This past week played host to the University of Pennsylvania’s 21st Reverend Dr. Martin Luther King Jr. Lecture in Social Justice, the discussion topic being “reproductive rights” and anti-racism.
Led by Planned Parenthood’s Alexis McGill Johnson and UPenn’s “acclaimed scholar of race, gender and the law” Dorothy Roberts, the talk centered around the “intersectionality” of abortion rights and how racism and white supremacy allegedly “have always been at the heart of assault on reproductive freedom.”
McGill Johnson said that we’ve “never been closer to losing such a fundamental constitutional right” regarding the possible overturning of Roe v. Wade. She also claimed contemporary anti-abortion efforts are like a “21st century version of the Three-fifths Compromise.”
Ironically, she also said there is no state in the Union where “banning or restricting” abortion is popular. If this is true, there should be little concern if Roe is overturned … as such would return abortion “rights”/restrictions to the states. If state legislators ban or severely restrict the procedure, then the legislation’s alleged unpopularity would mean these individuals will be voted out of office, right?
Roberts (left) noted that she is “shocked” at the notion states can do “whatever they want to create burdens” regarding the exercising of a constitutional right. (Roberts has had a past issue with “empirical facts,” noting that when scientists are “fueled” by such “systematically suppressive policies then prevail.”)
With regards to Dr. King, Penn President Amy Gutmann noted that when he was asked “how health care fit into his message on social justice,” King said “Of all the forms of inequality, injustice in health is the most shocking and the most inhuman because it often results in physical death.”
Aside from the irony of using that statement at a pro-abortion confab, the truth is that not much is known about the civil rights leader’s view on the topic. Pro-abortion advocates have to rely on rhetorical sleights of hand to fit King into their ideology.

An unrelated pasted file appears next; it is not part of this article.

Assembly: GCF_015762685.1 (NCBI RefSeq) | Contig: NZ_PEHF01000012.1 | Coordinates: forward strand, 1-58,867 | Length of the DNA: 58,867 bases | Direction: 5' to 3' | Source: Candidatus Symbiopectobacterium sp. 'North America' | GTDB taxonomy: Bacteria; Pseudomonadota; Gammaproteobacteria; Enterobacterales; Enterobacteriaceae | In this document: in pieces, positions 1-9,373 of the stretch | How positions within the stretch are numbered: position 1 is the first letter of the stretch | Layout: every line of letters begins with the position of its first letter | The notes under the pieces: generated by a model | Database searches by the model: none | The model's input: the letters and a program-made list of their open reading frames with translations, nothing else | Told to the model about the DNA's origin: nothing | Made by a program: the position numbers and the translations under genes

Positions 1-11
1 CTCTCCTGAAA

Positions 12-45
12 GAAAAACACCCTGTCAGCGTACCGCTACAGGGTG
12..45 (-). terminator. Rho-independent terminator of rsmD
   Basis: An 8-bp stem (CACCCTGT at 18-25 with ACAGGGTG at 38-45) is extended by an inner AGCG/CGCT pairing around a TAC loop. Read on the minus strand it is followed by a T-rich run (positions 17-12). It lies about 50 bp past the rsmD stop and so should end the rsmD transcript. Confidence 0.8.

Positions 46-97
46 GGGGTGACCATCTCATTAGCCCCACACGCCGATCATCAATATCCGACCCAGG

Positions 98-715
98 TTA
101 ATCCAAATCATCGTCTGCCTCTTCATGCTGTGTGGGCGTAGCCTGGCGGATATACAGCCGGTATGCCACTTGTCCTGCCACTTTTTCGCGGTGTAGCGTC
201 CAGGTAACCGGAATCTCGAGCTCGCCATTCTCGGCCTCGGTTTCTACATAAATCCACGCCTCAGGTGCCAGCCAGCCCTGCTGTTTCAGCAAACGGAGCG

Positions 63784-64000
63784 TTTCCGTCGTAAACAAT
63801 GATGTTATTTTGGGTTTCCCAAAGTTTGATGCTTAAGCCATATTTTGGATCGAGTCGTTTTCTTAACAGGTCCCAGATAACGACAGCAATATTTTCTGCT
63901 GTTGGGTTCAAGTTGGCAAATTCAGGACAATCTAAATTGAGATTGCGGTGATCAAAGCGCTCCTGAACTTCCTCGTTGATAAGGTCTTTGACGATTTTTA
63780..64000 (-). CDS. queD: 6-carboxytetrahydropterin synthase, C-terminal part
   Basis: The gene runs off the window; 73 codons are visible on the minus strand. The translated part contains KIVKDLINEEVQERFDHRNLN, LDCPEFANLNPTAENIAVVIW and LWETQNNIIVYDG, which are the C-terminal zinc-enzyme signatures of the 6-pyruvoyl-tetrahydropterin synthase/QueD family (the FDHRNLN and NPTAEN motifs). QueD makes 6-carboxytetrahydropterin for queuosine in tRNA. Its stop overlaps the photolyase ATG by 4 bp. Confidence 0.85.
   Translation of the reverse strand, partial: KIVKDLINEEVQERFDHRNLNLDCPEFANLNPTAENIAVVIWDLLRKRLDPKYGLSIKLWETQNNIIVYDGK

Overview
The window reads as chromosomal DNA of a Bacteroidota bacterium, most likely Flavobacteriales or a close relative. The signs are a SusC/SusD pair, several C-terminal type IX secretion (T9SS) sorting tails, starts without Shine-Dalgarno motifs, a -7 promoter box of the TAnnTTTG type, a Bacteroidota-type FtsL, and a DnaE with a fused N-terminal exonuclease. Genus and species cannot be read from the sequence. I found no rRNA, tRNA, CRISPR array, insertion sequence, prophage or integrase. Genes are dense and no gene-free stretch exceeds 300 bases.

Take this 2013 Think Progress article. It says “King was hardly a fierce opponent of Planned Parenthood or the range of women’s health services it provides. In fact, his support for the organization’s family planning programs is well-documented.” Terms like “family planning,” “reproductive health” and “reproductive rights” are used throughout. But there is no mention of King actually supporting abortion.
King did accept an award from Planned Parenthood in the mid-60s … because he had no issue with birth control. While LifeNews.com’s Darrick Evenson wrote in 2011 that researchers (he doesn’t day which) have shown King was definitively against abortion, he points out that PP itself, at least publicly, also was anti-abortion at the time. A 1963 pamphlet from the organization read “Is birth control abortion? Definitely not. An abortion kills the life of a baby after it has begun. It is dangerous to your life and health. It may make you sterile so that when you want a child you cannot have it. Birth control merely postpones the beginning of life.”
While King, had he lived, may have become (definitively) pro-choice, consider how one of his associates, Jesse Jackson, once felt about the issue. At the 1977 March on Washington, Jackson told those assembled
There are those who argue that the right to privacy is of [a] higher order than the right to life … that was the premise of slavery. You could not protest the existence or treatment of slaves on the plantation because that was private and therefore outside your right to be concerned. What happens to the mind of a person, and the moral fabric of a nation, that accepts the aborting of the life of a baby without a pang of conscience? What kind of a person and hat kind of a society will we have 20 years hence if life can be taken so casually?
Jackson’s argument is now often used by conservatives, who are then slammed for it with epithets like “racist” and “misogynist.” Still, given Jackson’s view on the issue while King was alive, it’s a good bet MLK held the same belief.
IMAGE: Orhan Cam/Shutterstock.com; Dorothy Roberts/Twitter screencap